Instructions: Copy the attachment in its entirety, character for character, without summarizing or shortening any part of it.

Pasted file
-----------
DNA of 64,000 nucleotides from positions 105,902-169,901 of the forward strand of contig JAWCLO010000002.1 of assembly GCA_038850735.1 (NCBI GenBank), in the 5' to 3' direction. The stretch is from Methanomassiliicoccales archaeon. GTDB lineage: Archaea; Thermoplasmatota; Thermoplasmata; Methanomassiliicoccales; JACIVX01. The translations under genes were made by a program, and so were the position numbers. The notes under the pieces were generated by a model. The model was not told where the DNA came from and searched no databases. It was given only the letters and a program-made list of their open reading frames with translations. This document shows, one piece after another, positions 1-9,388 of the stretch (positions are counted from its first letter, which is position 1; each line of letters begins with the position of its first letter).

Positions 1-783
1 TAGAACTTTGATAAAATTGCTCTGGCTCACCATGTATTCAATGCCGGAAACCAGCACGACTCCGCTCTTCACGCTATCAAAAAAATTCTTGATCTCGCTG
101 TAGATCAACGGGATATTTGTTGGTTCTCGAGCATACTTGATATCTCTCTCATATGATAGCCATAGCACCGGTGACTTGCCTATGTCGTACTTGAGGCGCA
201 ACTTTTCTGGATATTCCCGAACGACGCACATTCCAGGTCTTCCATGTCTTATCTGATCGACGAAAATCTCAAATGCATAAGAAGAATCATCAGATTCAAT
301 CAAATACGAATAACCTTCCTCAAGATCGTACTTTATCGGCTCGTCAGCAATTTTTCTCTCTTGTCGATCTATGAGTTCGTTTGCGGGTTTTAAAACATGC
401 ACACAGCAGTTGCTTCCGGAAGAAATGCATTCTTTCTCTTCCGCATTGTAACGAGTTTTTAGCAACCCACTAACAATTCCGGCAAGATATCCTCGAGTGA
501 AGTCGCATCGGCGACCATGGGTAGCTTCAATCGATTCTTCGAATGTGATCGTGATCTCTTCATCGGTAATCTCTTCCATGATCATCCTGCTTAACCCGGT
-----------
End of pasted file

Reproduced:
DNA of 64,000 nucleotides from positions 105,902-169,901 of the forward strand of contig JAWCLO010000002.1 of assembly GCA_038850735.1 (NCBI GenBank), in the 5' to 3' direction. The stretch is from Methanomassiliicoccales archaeon. GTDB lineage: Archaea; Thermoplasmatota; Thermoplasmata; Methanomassiliicoccales; JACIVX01. The translations under genes were made by a program, and so were the position numbers. The notes under the pieces were generated by a model. The model was not told where the DNA came from and searched no databases. It was given only the letters and a program-made list of their open reading frames with translations. This document shows, one piece after another, positions 1-9,388 of the stretch (positions are counted from its first letter, which is position 1; each line of letters begins with the position of its first letter).

Positions 1-783
1 TAGAACTTTGATAAAATTGCTCTGGCTCACCATGTATTCAATGCCGGAAACCAGCACGACTCCGCTCTTCACGCTATCAAAAAAATTCTTGATCTCGCTG
101 TAGATCAACGGGATATTTGTTGGTTCTCGAGCATACTTGATATCTCTCTCATATGATAGCCATAGCACCGGTGACTTGCCTATGTCGTACTTGAGGCGCA
201 ACTTTTCTGGATATTCCCGAACGACGCACATTCCAGGTCTTCCATGTCTTATCTGATCGACGAAAATCTCAAATGCATAAGAAGAATCATCAGATTCAAT
301 CAAATACGAATAACCTTCCTCAAGATCGTACTTTATCGGCTCGTCAGCAATTTTTCTCTCTTGTCGATCTATGAGTTCGTTTGCGGGTTTTAAAACATGC
401 ACACAGCAGTTGCTTCCGGAAGAAATGCATTCTTTCTCTTCCGCATTGTAACGAGTTTTTAGCAACCCACTAACAATTCCGGCAAGATATCCTCGAGTGA
501 AGTCGCATCGGCGACCATGGGTAGCTTCAATCGATTCTTCGAATGTGATCGTGATCTCTTCATCGGTAATCTCTTCCATGATCATCCTGCTTAACCCGGT